The hunt for Bullwinkle by Roger Pankey was a Marathon, not a sprint! Roger didn’t miss a day of hunting from Oct. 1 until the day he took him, December 5, 2023. Exactly one year to the day after he first got a trail cam picture of him! The 18-point has a 22 1/2 inch inside spread and an unofficial green score of 192.1

On December 5, 2022, deer hunter Roger Pankey got an early Christmas present. Pankey received a trail camera photo of a giant buck on his private property in southern Michigan’s Cass County. The buck was ultra-wide, carried heavy mass and was adorned with a lot of points. Roger, appropriately, nicknamed the trophy buck ‘Bullwinkle’ because of the ultra-wide spread. Bullwinkle had all the characteristics of the proverbial buck of a lifetime.

Pankey’s neighbor ended up finding both of Bullwinkle’s shed antlers from last year and confided that he had actually had a shot during the 2022 bow season but missed. Roger owns 100 acres and has, over time, developed the land, planting multiple food plots and summer grasses. The 70-year-old commented, “I’m retired from the DNR and my main duties were planting whitetail habitat and maintaining them. So, of course, I did the same with my personal property.”

Bullwinkle remained in the area and showed up on camera throughout the year in 2023. Roger said, “I am a lifetime deer hunter and have at least 30 mounts in my pole barn. Most are in the 130 (Boone and Crockett score) range, but I do have some 140s and my biggest measured 150. I went all in on Bullwinkle and decided that I was going to hunt every day until I either got him or learned that someone else had shot him.”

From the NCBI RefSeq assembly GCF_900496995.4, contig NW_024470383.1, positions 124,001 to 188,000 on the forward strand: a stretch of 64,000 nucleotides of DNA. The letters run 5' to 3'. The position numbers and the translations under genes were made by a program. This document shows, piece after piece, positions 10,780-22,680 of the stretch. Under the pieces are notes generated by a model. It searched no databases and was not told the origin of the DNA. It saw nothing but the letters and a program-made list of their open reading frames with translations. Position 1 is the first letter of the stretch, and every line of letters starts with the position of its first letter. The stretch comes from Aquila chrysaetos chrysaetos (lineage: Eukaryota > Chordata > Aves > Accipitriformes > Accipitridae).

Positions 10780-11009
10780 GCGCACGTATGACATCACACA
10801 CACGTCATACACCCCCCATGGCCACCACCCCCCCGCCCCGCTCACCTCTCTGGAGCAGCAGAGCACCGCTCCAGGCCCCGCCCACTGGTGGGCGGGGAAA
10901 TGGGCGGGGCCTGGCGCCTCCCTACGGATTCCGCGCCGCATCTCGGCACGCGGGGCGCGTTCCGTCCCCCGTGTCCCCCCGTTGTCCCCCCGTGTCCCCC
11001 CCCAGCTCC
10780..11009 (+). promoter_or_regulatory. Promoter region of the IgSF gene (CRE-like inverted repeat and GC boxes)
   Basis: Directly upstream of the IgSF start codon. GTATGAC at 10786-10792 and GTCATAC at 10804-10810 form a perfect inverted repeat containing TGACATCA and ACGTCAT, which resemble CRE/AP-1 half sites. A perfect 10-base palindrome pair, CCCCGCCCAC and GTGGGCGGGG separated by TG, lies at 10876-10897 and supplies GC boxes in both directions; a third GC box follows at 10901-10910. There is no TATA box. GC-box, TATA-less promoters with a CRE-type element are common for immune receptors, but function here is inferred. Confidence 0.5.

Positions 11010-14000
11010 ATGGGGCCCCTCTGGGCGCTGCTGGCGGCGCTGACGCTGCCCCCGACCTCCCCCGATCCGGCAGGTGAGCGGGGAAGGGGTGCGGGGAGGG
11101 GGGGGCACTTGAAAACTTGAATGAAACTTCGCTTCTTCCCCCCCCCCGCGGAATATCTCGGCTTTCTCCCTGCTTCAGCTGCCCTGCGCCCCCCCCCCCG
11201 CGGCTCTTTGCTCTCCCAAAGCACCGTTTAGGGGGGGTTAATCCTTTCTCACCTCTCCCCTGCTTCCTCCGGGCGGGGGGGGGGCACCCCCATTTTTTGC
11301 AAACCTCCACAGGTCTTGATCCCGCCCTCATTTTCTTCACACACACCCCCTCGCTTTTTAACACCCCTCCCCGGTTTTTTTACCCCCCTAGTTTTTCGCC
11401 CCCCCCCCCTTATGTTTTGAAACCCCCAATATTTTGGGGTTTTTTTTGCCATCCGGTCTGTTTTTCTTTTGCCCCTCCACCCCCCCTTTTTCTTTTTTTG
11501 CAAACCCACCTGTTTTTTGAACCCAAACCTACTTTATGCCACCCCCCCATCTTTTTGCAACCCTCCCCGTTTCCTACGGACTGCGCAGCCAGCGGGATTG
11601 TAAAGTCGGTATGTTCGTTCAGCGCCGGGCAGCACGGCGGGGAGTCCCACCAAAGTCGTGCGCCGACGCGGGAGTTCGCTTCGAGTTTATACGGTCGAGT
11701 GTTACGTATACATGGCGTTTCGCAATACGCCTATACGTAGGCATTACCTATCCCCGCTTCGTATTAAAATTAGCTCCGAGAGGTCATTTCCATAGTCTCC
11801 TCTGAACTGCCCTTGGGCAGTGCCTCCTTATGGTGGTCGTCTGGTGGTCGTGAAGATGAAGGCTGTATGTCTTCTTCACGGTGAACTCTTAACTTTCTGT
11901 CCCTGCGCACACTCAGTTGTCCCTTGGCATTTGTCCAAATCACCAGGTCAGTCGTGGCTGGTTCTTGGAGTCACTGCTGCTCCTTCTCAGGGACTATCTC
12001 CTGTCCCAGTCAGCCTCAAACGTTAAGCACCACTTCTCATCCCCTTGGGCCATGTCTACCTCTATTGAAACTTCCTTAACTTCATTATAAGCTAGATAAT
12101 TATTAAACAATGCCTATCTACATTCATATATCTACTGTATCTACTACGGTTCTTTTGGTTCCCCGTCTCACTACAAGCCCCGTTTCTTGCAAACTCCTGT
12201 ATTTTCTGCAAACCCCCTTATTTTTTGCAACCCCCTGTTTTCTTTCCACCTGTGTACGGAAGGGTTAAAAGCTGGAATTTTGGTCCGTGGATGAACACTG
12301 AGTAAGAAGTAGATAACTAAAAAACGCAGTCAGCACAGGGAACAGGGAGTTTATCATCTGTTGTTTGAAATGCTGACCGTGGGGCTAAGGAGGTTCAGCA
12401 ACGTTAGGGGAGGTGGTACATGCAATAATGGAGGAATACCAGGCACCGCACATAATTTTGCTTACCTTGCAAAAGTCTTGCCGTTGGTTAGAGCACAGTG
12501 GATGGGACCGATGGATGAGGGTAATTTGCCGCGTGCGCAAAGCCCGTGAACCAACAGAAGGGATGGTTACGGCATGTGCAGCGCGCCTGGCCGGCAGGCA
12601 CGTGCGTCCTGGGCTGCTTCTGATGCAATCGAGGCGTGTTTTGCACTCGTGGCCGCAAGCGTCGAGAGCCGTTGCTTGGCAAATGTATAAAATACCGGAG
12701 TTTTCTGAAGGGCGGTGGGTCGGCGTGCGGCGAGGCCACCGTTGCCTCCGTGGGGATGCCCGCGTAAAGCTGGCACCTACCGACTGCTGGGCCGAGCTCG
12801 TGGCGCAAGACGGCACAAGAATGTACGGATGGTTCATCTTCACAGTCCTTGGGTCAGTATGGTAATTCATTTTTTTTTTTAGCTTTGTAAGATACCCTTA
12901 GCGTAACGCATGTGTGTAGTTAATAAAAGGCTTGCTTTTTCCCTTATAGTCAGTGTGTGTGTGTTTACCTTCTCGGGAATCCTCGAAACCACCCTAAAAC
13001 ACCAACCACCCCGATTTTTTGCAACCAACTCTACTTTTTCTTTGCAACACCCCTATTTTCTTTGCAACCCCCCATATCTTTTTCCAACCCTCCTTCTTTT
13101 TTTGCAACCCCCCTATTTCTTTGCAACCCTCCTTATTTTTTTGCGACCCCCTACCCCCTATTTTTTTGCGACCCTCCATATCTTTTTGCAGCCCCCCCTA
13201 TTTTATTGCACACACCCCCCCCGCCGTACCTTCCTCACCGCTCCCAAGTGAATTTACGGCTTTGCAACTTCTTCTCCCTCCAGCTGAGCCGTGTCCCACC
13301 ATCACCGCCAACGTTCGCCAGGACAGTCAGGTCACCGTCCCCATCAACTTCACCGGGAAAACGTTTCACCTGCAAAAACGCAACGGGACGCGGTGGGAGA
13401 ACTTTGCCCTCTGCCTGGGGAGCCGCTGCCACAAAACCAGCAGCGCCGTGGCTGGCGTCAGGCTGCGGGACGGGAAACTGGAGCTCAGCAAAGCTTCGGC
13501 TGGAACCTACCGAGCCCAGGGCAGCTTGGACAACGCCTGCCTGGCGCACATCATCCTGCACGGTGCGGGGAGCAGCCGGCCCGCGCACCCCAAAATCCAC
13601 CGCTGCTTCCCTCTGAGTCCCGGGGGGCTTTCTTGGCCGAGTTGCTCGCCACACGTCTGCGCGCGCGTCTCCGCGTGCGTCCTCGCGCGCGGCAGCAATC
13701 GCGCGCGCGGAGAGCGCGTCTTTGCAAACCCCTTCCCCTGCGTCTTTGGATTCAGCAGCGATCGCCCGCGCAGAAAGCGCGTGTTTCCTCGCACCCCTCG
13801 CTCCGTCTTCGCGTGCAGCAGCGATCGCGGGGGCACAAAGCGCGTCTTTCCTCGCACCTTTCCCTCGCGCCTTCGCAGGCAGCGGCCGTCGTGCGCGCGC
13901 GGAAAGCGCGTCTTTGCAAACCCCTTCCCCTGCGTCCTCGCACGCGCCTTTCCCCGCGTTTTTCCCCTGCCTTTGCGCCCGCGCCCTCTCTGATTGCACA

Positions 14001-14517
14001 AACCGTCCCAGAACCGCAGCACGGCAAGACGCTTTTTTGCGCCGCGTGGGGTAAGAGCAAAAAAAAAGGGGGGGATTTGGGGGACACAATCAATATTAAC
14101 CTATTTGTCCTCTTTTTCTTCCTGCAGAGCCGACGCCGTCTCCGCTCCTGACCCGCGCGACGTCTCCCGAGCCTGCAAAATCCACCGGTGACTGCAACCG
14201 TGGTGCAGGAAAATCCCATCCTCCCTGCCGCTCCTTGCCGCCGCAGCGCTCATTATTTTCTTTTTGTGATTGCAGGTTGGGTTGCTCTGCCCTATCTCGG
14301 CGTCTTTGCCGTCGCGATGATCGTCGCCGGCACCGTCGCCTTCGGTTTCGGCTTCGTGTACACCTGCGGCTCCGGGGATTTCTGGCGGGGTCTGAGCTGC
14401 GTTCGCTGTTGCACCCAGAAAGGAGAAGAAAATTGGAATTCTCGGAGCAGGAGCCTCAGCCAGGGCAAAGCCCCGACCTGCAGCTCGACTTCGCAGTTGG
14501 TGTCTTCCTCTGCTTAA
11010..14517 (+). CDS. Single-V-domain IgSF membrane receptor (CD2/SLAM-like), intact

It turned into a very long season for the determined hunter, sometimes much to the displeasure of his wife. Pankey said, “I didn’t miss a day from October 1 until the day I shot him, December 5, 2023. Exactly, one year to the day after I first got a picture of him.”

Bullwinkle was rarely photographed during the daylight from any of Roger’s 23 trail cameras that he had located on his property. In fact, most of the time, he was photographed entering and leaving the property during the nighttime hours. On the night of December 4, Bullwinkle was seen entering the property but did not appear to leave so the anxious hunter told his wife that he thought he was going to get his chance on the fifth.

Bullwinkle was not seen during the morning hunt, but Roger dutifully went out for the evening hunt. He chose to hunt in a shanty that overlooked one of his most popular food plots. Two other hunters were on the property as well, Pankey’s son-in-law and grandson.

Shortly before 5 p.m., ten does entered the food plot and they were soon joined by an impressive 8-point. The veteran hunter would normally shoot a buck of this caliber but commented, “I didn’t shoot him because of my knowledge that Bullwinkle was still out there. The 8-pointer and several other nice bucks were pretty much bulletproof on my property, knowing that the big guy was somewhere out there. I didn’t want to foil a chance at getting him.”

Patience often is rewarded, and sure enough, Bullwinkle walked into the field giving the hunter his very first live sighting of this incredible world-class buck. Roger said, “He walked straight towards me. I waited for two to three minutes until he presented me with a clear shot at his vitals.

I shot him in the left front shoulder from 120 yards away with a 450 Bushmaster and he ran 80 yards before falling to the ground. I saw him go down in the food plot.”

Ground shrinkage is a term often used by deer hunters, referring to a deer looking smaller on the ground than he looked while standing live in front of an anxious deer hunter. In this case, the successful hunter said, “The closer I got to him, the bigger he looked. Pictures didn’t do him justice. I didn’t realize that he was as big as he was!”

Bullwinkle has 18 points and carries incredible mass throughout its massive rack. He also sports an incredible 22 4/8 inch inside spread. An unofficial green measurement tallied 192 1/8 gross Boone and Crockett points with an estimate that it will end up with a net typical score in the 180s. After 60 days, Pankey plans on having the trophy buck officially measured and entered into both Boone and Crockett as well as the Commemorative Bucks of Michigan record books.